Dan focuses on carbon capture technologies. We've previously linked to this skeptical article by Steve Milloy. I'm more persuaded by Team Milloy, but make your own call.
Is there anything more mealymouthed than the overused "moderate"
label? At Reason, Peter Suderman is even more put out than I
when it gets used inappropriately:
Joe Biden Is No Moderate.
Consider Biden's health care plan. Although he has criticized Medicare for All, the fully government-run system favored by Sanders, Biden has proposed a significant expansion of the Affordable Care Act that his campaign estimates would cost $750 billion over a decade, nearly as much as the original bill signed by President Barack Obama. Although it would not nationalize the financing of health insurance, as the Sanders plan would, Biden's proposal would nevertheless set up a new, government-run insurance plan, expand eligibility for insurance subsidies well into the middle class, and make benefits available to people who can access coverage through their employer. If enacted, it would represent a major increase in government spending on health care and a substantial increase in the government's involvement in the health care system.
Beyond health care, Biden has proposed a $1.7 trillion climate plan that is similar in scope to many candidates on his left and a $750 billion education plan that would be used, among other things, to increase teacher salaries and provide expanded access to pre-kindergarten. He favors an assault weapons ban and other gun control measures, a national $15 minimum wage, and a raft of subsidies, loans, and other government-granted nudges designed to promote rural economies. Has proposed $3.4 trillion worth of tax hikes—more than double what former Secretary of State Hillary Clinton proposed when she ran in 2016.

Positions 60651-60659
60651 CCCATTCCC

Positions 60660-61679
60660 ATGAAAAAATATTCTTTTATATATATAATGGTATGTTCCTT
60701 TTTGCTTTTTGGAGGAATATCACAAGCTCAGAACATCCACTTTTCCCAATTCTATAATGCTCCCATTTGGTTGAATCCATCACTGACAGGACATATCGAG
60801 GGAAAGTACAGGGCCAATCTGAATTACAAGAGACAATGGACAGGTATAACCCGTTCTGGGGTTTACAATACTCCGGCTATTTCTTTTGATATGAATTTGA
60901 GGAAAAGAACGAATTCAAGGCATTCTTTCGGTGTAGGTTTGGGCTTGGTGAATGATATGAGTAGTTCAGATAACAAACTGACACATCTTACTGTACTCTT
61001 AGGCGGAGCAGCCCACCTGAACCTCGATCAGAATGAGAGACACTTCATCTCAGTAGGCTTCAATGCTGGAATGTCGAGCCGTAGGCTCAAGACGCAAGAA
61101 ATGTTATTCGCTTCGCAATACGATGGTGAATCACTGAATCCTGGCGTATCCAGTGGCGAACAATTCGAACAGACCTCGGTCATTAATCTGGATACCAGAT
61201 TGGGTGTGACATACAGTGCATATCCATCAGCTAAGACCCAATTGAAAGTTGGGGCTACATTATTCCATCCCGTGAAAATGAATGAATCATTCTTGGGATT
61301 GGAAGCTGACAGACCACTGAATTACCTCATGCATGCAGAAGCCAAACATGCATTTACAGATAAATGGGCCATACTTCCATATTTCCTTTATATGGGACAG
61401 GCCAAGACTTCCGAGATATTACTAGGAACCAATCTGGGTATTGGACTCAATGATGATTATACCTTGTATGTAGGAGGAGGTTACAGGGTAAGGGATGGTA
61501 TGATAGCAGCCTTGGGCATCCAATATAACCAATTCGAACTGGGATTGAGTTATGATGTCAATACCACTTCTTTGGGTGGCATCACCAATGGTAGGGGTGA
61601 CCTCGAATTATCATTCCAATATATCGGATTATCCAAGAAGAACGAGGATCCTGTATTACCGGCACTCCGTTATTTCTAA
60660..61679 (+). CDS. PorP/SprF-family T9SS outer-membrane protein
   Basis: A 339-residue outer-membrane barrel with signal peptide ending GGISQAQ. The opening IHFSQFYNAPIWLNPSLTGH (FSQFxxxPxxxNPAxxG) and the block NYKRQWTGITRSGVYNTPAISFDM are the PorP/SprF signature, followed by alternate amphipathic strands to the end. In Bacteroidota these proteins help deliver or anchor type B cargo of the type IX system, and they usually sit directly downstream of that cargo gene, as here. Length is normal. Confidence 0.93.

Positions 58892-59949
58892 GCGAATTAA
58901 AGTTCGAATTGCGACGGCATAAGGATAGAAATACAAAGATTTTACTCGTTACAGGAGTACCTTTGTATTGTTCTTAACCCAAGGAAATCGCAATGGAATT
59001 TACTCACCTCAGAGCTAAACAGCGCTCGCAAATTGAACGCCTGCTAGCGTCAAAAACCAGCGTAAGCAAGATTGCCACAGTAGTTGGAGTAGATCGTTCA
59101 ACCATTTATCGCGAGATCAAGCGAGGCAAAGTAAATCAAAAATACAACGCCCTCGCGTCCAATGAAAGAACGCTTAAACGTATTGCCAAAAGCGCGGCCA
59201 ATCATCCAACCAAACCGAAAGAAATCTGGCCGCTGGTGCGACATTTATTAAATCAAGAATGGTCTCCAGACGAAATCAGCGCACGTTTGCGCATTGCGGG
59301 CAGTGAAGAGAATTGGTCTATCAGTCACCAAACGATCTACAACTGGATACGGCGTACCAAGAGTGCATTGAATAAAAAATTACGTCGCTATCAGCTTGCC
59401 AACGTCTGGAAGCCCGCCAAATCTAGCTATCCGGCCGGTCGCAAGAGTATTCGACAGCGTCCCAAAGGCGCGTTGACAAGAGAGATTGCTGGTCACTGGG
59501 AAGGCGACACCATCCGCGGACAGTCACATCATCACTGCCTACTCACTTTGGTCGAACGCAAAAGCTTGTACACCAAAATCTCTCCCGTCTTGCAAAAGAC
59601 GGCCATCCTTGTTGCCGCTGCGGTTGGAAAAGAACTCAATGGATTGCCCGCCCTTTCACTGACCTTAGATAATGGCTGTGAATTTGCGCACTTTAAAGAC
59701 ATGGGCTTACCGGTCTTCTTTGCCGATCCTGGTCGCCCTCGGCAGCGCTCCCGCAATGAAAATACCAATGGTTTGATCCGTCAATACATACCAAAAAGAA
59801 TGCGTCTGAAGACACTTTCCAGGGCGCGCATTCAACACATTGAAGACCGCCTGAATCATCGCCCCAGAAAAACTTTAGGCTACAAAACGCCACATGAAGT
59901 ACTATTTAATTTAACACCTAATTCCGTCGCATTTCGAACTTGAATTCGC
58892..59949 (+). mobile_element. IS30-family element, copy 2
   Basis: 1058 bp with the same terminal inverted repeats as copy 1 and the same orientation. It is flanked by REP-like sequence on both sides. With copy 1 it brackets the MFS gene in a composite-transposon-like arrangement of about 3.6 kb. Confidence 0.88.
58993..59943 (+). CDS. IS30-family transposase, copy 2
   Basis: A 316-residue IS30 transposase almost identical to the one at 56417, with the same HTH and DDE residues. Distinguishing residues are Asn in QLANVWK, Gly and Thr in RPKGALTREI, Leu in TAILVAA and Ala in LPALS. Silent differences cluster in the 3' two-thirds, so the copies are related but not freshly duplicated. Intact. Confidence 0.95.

It would be nice if we had a presidential candidate who could point this out effectively to the voters. Unfortunately, we got Trump.
Hey, remember when Kirsten Gillibrand was running for president.
Good times, huh? Unfortunately, she didn't go away.
The intrepid Veronique de Rugy considers a scheme she's pushing:
Paid Family Leave Act Will Have You Paying $10 for a $4 Cup of Coffee.
Under the FAMILY Act, the federal government would offer 12 weeks of paid time off to enable workers to care for infants, recover from major illnesses and care for severely ill relatives. During that time, employees would receive benefits administered by the Social Security Administration equal to 66% of their regular earnings, with a minimum monthly benefit of $580 and a maximum monthly benefit of $4,000. To pay for this new handout, the federal government would impose a 0.4% payroll tax to be divided evenly between employers and employees.
Gillibrand argues that the act would provide greatly needed benefits to employees at a minimal cost to them. One of her favorite talking points about the proposal is that it would cost employees only $4 a week, or the equivalent of a cup of coffee.
Unfortunately, the senator's assertion is quite misleading. For starters, a 0.4% hike in the payroll tax would not be enough to pay for the federal spending under the plan. The Congressional Budget Office, or the CBO, released a score of the bill as introduced and found that the FAMILY Act would increase spending by $547 billion in benefits and administrative costs over 10 years, but it would only increase net federal revenues by $319 billion during that time. That means that $228 billion in spending wouldn't be paid for by the FAMILY Act's new tax.
Free stuff from the government can be very, very expensive.